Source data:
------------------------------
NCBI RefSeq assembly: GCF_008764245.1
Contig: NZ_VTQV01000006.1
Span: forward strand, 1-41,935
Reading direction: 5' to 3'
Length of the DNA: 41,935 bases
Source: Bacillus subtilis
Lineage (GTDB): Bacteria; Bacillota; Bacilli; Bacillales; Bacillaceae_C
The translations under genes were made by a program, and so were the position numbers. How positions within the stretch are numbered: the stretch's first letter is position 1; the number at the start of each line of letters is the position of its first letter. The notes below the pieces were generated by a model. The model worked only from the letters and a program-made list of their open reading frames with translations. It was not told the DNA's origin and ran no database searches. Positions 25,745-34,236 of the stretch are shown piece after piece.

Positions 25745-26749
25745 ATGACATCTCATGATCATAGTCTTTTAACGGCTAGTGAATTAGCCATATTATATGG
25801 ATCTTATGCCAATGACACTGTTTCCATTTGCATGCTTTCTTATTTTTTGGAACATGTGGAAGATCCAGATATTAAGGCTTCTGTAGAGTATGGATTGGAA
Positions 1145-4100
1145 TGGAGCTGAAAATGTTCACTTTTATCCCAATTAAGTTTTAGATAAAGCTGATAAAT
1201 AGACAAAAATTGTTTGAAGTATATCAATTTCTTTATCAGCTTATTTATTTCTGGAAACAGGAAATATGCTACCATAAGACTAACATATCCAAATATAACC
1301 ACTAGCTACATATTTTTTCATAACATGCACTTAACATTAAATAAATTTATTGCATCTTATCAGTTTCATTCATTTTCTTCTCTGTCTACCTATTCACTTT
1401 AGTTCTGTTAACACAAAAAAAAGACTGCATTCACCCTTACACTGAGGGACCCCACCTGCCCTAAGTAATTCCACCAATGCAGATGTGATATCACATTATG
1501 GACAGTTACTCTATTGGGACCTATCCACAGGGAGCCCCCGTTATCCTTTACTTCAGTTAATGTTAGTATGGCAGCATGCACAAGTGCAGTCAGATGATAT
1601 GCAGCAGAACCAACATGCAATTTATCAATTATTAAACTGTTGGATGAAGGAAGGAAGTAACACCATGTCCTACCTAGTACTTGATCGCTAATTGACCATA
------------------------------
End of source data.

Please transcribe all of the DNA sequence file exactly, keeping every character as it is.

NCBI RefSeq assembly: GCF_008764245.1
Contig: NZ_VTQV01000006.1
Span: forward strand, 1-41,935
Reading direction: 5' to 3'
Length of the DNA: 41,935 bases
Source: Bacillus subtilis
Lineage (GTDB): Bacteria; Bacillota; Bacilli; Bacillales; Bacillaceae_C
The translations under genes were made by a program, and so were the position numbers. How positions within the stretch are numbered: the stretch's first letter is position 1; the number at the start of each line of letters is the position of its first letter. The notes below the pieces were generated by a model. The model worked only from the letters and a program-made list of their open reading frames with translations. It was not told the DNA's origin and ran no database searches. Positions 25,745-34,236 of the stretch are shown piece after piece.

Positions 25745-26749
25745 ATGACATCTCATGATCATAGTCTTTTAACGGCTAGTGAATTAGCCATATTATATGG
25801 ATCTTATGCCAATGACACTGTTTCCATTTGCATGCTTTCTTATTTTTTGGAACATGTGGAAGATCCAGATATTAAGGCTTCTGTAGAGTATGGATTGGAA
Positions 1145-4100
1145 TGGAGCTGAAAATGTTCACTTTTATCCCAATTAAGTTTTAGATAAAGCTGATAAAT
1201 AGACAAAAATTGTTTGAAGTATATCAATTTCTTTATCAGCTTATTTATTTCTGGAAACAGGAAATATGCTACCATAAGACTAACATATCCAAATATAACC
1301 ACTAGCTACATATTTTTTCATAACATGCACTTAACATTAAATAAATTTATTGCATCTTATCAGTTTCATTCATTTTCTTCTCTGTCTACCTATTCACTTT
1401 AGTTCTGTTAACACAAAAAAAAGACTGCATTCACCCTTACACTGAGGGACCCCACCTGCCCTAAGTAATTCCACCAATGCAGATGTGATATCACATTATG
1501 GACAGTTACTCTATTGGGACCTATCCACAGGGAGCCCCCGTTATCCTTTACTTCAGTTAATGTTAGTATGGCAGCATGCACAAGTGCAGTCAGATGATAT
1601 GCAGCAGAACCAACATGCAATTTATCAATTATTAAACTGTTGGATGAAGGAAGGAAGTAACACCATGTCCTACCTAGTACTTGATCGCTAATTGACCATA